Real talk: In the early days of any content project, there’s a certain amount of “throw all of it against the wall and see what sticks.”
You can do all the planning in the world. Planning is fantastic. But it isn’t until you start publishing that you find out what works, what doesn’t, and what needs a good tweak.
This is where the “make money while sitting on the couch in your y-fronts playing Super Mario 3D World” advice goes wrong.
One of the biggest hurdles on the road to that time on your couch is figuring out what works. And there’s no real short cut to that.
Every combination is different
Your combination of audience and VEP (values, expertise, and personality) are unique to you.
You can have two sites that look very similar from the outside, but they perform completely differently. And the same individual will make different buying decisions on one site over another.
There are two major variables at work:
- Who shows up
- How they interact with your VEP
It’s probably pretty clear that your values, expertise, and personality can influence a visitor to do things like sign up for your email list or make a purchase.
But your VEP also plays a key role in who shows up in the first place.
Send the wrong signals, attract the wrong audience
One of content’s most important roles is to act as an audience beacon — attracting the people who can and will take action with your project.
If you’re attracting folks who aren’t suited to your goals, your beacon needs some adjusting.
Here are a few signs that you’re attracting the wrong crowd for what you’re trying to do:
#1: They can’t afford you
Sometimes, this is a problem with your persuasion technique — you haven’t clearly conveyed the value of what you’re selling, so your audience is holding off for now.
But if you consistently get messages from folks who truly seem held back by finances, you may need to do a better job communicating where you are in the pricing ecosystem of your topic.
I can’t tell you how many times I’ve seen clients and students who want to “help struggling nonprofits,” and then struggle themselves because no one in their audience can spend any cash.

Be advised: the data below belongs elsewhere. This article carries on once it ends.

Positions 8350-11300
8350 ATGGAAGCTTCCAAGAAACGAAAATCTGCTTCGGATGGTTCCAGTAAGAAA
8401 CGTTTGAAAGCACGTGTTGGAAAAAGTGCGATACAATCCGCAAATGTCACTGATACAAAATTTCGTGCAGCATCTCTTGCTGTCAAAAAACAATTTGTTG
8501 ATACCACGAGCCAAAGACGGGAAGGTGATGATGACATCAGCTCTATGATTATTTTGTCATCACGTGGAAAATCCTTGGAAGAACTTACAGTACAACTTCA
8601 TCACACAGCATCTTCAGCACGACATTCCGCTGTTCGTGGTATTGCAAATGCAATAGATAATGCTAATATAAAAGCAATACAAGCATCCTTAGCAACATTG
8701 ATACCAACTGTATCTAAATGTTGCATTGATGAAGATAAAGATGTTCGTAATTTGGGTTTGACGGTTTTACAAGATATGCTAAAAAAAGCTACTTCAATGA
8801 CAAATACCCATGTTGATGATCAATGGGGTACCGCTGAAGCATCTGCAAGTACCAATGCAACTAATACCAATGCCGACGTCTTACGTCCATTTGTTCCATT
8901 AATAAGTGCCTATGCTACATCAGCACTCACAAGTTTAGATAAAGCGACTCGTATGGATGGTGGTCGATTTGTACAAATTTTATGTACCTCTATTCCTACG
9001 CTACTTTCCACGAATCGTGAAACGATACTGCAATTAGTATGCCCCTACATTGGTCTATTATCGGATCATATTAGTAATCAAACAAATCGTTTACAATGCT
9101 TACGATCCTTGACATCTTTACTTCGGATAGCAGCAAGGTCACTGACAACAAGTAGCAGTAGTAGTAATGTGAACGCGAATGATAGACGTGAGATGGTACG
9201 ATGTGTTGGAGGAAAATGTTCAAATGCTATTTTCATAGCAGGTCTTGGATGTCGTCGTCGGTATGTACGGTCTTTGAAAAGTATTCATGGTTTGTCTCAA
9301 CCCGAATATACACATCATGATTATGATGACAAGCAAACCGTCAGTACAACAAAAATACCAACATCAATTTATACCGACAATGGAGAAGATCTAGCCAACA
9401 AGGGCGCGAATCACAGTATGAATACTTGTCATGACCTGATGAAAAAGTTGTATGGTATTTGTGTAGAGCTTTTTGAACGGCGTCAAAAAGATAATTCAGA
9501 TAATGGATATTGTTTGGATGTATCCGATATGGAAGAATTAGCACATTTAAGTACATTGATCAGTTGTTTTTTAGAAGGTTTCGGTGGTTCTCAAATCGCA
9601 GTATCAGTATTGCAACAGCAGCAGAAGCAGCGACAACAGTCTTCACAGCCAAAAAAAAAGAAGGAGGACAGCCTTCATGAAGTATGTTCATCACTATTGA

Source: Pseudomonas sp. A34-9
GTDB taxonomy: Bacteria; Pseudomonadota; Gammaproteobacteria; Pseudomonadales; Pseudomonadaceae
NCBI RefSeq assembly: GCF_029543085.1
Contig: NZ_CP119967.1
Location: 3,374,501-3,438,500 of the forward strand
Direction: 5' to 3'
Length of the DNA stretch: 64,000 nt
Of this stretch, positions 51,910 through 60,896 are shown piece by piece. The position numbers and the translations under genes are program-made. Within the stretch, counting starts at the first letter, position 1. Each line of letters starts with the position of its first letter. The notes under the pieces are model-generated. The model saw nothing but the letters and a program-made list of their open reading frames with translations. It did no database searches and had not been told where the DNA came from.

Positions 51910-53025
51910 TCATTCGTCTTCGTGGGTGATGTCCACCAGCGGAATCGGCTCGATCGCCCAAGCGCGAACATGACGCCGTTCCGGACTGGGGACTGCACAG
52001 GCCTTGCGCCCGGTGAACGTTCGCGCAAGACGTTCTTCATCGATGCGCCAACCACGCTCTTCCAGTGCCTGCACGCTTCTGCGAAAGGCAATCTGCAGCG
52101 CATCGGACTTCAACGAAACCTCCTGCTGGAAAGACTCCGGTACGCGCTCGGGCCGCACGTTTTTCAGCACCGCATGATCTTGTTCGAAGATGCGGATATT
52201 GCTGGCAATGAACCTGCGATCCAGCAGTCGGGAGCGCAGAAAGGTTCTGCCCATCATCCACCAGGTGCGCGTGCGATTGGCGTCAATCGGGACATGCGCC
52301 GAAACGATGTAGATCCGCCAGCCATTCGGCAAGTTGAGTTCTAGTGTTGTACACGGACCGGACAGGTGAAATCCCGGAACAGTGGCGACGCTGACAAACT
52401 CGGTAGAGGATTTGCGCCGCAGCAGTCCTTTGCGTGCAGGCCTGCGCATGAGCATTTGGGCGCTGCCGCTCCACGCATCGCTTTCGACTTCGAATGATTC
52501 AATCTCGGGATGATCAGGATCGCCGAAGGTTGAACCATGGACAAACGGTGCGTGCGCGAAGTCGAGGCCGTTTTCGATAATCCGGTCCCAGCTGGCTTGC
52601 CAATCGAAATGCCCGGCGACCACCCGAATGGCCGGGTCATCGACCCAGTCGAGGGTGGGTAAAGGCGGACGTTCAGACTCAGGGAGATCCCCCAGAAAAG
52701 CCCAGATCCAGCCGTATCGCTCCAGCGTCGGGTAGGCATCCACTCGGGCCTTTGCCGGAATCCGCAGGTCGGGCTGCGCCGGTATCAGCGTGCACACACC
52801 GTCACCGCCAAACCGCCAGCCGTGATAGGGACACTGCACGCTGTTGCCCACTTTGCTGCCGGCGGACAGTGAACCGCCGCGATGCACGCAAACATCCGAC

The answer isn’t “sell harder.” Contrary to what some Dudebro marketers will tell you, some people actually don’t have the money.
#2: They stomp all over your boundaries
If you have an “Oh, hell no” category, and those folks keep slipping in, you haven’t talked about it enough.
If you’re serious about keeping white supremacists, misogynists, homophobes, transphobes, or some similar pest out of your community, don’t be shy about that. Speak up. (More than once.)
In fact, one of the lovely things about being more overtly political is that fewer of those people show up with nonsense to wreck your peace.
Rachel Rodgers has a question in the FAQ on her sales page, along the likes of, “Can I join your group if I love to say All Lives Matter?”
And the answer is, “No.”
In business or in life, no one will respect boundaries if you don’t draw them clearly, and restate them as often as needed.
#3: What they need ain’t what you got
Again, you may be able to work with this and adapt to what your audience is asking for.
But if they need kindergarten-level help and you’re best suited to working with masters and near-masters, you need to adjust your message to speak to folks with more complex problems.
If you’re a dietician who helps people recover from the physical and emotional damage of dieting, there’s not much you’ll be able to do with an audience still chasing that One Perfect Diet.
It’s always a matter of speaking more clearly
When the wrong folks for your project show up consistently, it’s a sure sign that you need to clarify your message.
If you’re expensive, say so.
If there’s something you find intolerable, let your audience know that you won’t be tolerating it. (And then … don’t.)
And talk a lot about the problems you do solve, and virtually never about the problems you don’t.
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